Recent Posts:

CIGS, Sprayable Batteries, Smart Grid and More From Dow Jones Conference

Michael Kanellos: October 21, 2008, 6:18 PM
The Dow Jones Alternative Energy Innovations conference is taking place this week and, if you can't make it, here are a few highlights. Telio Solar more fully unveiled its strategy at the event. (The company has mostly been in stealth mode, but here's an early story.) The company, the latest entrant into the CIGS market, has licensed a CIGS cell from the Institute of Energy Conversion at the University of Delaware and has devised a manufacturing process to go around it. Telio's process, which revolves around chemical deposition and evaporation, takes 17 steps in all, CEO Gapseong Noh told me in an interview. But the best part is that it heavily leverages the machinery and...

Is This the Way to Build Electric Cars?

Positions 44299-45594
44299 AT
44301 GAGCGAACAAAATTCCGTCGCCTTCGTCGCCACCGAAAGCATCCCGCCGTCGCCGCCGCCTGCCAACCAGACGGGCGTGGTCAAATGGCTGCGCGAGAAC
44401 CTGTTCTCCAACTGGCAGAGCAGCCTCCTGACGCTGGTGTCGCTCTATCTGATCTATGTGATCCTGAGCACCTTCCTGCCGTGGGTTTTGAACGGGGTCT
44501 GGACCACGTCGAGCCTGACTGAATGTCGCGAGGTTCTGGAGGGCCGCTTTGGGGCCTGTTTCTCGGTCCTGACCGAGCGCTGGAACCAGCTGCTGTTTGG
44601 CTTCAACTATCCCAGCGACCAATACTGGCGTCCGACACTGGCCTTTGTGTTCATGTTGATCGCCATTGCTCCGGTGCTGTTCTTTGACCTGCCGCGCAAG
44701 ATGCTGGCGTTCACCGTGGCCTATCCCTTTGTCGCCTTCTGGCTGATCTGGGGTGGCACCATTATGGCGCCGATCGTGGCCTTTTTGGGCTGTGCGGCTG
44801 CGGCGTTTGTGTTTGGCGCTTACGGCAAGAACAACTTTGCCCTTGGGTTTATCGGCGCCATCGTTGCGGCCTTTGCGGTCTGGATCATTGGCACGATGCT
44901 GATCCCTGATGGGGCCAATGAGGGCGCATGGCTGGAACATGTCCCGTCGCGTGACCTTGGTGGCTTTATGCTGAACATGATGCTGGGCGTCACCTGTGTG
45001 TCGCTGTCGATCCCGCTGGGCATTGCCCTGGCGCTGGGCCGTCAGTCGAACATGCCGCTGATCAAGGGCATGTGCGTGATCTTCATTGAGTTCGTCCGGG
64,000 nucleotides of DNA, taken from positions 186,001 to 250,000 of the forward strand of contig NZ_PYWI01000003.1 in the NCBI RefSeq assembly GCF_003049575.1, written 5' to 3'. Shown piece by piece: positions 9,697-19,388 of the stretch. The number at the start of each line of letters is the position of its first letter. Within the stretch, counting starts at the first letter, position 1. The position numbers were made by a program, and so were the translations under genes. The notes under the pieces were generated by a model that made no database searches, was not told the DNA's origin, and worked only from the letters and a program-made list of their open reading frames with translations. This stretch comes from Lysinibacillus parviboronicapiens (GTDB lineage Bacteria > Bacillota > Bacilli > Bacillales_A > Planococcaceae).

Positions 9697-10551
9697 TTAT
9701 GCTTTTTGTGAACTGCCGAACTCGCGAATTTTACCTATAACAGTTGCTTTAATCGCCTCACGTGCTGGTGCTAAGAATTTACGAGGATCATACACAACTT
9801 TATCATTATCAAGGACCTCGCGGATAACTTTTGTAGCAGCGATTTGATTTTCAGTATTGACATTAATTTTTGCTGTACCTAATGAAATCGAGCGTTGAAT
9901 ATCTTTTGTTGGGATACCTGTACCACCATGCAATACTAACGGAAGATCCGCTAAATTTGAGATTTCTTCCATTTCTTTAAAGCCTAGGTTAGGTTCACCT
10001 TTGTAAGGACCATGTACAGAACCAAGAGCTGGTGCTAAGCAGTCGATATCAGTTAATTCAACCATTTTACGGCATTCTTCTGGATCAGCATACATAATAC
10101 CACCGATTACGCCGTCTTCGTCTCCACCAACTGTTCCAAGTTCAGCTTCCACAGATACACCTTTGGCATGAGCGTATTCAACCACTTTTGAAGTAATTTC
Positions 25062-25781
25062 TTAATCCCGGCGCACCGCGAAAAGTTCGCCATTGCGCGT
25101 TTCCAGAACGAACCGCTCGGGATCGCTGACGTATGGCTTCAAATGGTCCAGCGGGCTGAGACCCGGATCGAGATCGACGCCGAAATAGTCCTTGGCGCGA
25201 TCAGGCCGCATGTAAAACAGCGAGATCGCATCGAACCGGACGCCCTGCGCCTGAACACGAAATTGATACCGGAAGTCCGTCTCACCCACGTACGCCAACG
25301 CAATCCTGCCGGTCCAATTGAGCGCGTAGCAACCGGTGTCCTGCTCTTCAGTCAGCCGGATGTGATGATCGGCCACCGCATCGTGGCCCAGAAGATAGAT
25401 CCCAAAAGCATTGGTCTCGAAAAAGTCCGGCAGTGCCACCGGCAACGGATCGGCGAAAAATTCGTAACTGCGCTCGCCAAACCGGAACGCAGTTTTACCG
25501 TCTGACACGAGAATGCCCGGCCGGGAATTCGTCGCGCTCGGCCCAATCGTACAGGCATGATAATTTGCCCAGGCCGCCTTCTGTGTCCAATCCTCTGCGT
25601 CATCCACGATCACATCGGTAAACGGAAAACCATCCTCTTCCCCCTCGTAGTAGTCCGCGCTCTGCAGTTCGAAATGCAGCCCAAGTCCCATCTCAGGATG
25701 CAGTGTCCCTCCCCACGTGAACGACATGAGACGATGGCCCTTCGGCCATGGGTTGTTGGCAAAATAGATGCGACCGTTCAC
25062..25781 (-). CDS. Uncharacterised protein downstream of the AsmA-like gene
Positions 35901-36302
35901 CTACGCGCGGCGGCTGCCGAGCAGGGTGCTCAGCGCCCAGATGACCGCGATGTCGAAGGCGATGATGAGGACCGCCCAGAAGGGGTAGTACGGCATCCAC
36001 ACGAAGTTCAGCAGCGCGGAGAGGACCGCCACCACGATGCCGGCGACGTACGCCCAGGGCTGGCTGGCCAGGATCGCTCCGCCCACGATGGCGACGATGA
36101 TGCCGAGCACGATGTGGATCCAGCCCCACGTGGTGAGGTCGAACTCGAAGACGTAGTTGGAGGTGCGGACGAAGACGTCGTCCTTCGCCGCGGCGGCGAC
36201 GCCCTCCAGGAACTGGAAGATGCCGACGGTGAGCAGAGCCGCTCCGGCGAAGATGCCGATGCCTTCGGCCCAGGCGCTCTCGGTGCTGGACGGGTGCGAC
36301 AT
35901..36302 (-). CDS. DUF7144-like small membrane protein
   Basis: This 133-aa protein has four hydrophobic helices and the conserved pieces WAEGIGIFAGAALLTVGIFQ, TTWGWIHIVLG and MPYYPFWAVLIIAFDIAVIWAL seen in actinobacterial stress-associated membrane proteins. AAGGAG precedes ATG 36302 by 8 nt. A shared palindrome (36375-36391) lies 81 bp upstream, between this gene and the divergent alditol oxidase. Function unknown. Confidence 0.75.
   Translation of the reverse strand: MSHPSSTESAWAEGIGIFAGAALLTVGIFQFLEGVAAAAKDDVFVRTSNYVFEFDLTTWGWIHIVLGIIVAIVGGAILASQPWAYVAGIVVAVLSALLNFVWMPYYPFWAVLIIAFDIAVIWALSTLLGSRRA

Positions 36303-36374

Michael Kanellos: October 21, 2008, 5:29 PM

Ultracapacitors have been a star attraction in scientific research for years, but the component might be best suited for a supporting role in the commercial world, says Alex Shnaydruk at APowerCap Technologies.

APowerCap Technologies is trying to bring a novel breed of ultracapacitors — which are essentially holding tanks for electrons — to the automotive and electronics market in a way that better fits economic reality. APowerCap won’t sell ultracapacitors to power electric cars. Instead, it is prepping a line of ultracapacitors to charge the batteries in electric cars, which will in turn run the car. That’s similar to the way General Motors will use a gas generator to...

Smart Grid Business Models Taking Shape

Michael Kanellos: October 21, 2008, 6:27 AM
One of the reasons the PC market took off so rapidly in the 1980s and '90s was that everyone seemed to quickly know their place in the world. Intel shuttled off memory and focused almost exclusively on processors and chipsets. PC makers in turn stopped making chipsets and other components to focus on logistics and cost cutting. Networking people stuck to networking. The world went horizontal, companies carved out tiny niches, and the whole market grew. The same forces are starting to work their magic in the smart grid world and will likely turn "smart grid" from an amorphous, catch-all category to something that's easier to grasp. EnerNoc, one of the first smart grid companies,...